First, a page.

Barton Gellman writes about the 2020 presidential election — and how he thinks it could trigger a constitutional crisis — in his latest article for The Atlantic. He notes that typically elections are ended when one candidate concedes to the other. It's a system, he says, that "presumes good behavior and presumes that a rational and well-meaning candidate will accept reality when it comes." But Gellman does not trust a scenario that relies upon good faith from the president.
Christopher Wylie was a research director at Cambridge Analytica. When he joined the company its goal was countering extremists who were using social media to recruit followers. But then the company began collecting personal data from Facebook users, and used it to target people susceptible to conspiracy theories and disinformation during the 2016 presidential campaign. Wylie left the company and became a whistleblower.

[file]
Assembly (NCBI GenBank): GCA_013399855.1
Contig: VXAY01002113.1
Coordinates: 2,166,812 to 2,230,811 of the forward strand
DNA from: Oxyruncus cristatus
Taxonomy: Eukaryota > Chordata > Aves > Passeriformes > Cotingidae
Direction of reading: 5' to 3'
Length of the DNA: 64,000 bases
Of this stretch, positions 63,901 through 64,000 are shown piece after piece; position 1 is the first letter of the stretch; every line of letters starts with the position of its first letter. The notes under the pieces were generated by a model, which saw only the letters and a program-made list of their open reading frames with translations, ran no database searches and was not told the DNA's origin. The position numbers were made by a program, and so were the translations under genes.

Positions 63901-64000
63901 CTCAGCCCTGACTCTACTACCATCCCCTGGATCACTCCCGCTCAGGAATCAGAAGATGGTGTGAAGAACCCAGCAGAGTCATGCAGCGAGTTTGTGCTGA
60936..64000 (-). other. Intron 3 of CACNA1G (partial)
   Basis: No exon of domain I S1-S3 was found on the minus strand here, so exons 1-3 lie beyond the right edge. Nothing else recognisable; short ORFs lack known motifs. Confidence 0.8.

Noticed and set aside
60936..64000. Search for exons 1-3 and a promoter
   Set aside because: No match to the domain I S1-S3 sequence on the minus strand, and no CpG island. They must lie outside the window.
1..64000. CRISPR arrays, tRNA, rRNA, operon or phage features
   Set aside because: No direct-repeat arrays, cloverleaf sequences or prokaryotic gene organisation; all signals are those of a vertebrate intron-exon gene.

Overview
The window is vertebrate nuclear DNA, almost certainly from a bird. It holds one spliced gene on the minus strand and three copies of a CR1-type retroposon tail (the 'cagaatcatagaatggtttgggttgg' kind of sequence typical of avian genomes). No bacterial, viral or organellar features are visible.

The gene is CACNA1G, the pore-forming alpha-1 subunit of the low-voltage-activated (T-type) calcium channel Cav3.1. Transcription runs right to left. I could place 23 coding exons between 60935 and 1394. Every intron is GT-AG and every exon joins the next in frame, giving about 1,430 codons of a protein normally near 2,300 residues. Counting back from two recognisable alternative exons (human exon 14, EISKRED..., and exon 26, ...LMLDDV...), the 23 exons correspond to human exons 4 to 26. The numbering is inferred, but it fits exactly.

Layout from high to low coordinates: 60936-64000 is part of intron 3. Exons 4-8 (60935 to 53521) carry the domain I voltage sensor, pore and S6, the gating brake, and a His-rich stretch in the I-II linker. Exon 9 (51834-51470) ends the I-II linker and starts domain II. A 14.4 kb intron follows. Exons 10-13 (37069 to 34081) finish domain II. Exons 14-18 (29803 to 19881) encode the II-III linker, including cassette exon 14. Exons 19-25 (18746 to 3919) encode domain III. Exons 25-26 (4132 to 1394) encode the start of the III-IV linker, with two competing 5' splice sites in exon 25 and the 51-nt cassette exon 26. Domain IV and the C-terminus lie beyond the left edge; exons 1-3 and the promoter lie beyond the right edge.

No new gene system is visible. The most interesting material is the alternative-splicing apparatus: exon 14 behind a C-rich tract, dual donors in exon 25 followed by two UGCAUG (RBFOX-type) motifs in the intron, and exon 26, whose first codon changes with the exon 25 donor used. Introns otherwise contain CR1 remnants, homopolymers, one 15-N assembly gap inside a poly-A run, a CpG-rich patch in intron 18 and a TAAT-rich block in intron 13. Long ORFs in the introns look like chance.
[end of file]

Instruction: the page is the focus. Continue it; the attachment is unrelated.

Much has been written about Donald Trump as a politician and as a businessman, but a new book by Vanity Fair journalist Emily Jane Fox looks at the president through a different lens: as the head of a family.
Journalist Joshua Green on how Steve Bannon helped get Trump elected: from identifying and targeting white disaffected young men, to mobilizing the anti-Clinton industry, and emphasizing anti-immigration positions.
Former Vice President Joe Biden has figured something out: "I learned how to become one of the most popular politicians in America," he says. "Announce that you are not running for president, and be authentic."